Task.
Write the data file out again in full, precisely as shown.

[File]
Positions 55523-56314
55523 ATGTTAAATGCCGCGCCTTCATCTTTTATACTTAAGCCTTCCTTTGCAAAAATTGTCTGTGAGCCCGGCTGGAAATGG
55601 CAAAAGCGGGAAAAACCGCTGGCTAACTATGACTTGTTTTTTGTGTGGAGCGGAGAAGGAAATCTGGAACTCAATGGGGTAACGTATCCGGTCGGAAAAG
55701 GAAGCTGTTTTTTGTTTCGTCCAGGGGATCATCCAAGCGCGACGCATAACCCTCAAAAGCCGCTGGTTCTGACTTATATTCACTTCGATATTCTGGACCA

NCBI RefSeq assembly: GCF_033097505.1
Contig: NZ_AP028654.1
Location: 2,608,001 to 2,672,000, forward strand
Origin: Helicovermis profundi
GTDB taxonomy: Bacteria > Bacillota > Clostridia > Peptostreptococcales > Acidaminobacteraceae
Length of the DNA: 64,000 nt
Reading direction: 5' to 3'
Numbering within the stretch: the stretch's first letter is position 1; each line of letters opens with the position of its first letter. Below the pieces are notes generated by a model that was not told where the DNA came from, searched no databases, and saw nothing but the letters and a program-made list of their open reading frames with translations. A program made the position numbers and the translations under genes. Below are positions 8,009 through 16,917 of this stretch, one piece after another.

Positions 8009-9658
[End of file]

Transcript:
Positions 55523-56314
55523 ATGTTAAATGCCGCGCCTTCATCTTTTATACTTAAGCCTTCCTTTGCAAAAATTGTCTGTGAGCCCGGCTGGAAATGG
55601 CAAAAGCGGGAAAAACCGCTGGCTAACTATGACTTGTTTTTTGTGTGGAGCGGAGAAGGAAATCTGGAACTCAATGGGGTAACGTATCCGGTCGGAAAAG
55701 GAAGCTGTTTTTTGTTTCGTCCAGGGGATCATCCAAGCGCGACGCATAACCCTCAAAAGCCGCTGGTTCTGACTTATATTCACTTCGATATTCTGGACCA

NCBI RefSeq assembly: GCF_033097505.1
Contig: NZ_AP028654.1
Location: 2,608,001 to 2,672,000, forward strand
Origin: Helicovermis profundi
GTDB taxonomy: Bacteria > Bacillota > Clostridia > Peptostreptococcales > Acidaminobacteraceae
Length of the DNA: 64,000 nt
Reading direction: 5' to 3'
Numbering within the stretch: the stretch's first letter is position 1; each line of letters opens with the position of its first letter. Below the pieces are notes generated by a model that was not told where the DNA came from, searched no databases, and saw nothing but the letters and a program-made list of their open reading frames with translations. A program made the position numbers and the translations under genes. Below are positions 8,009 through 16,917 of this stretch, one piece after another.

Positions 8009-9658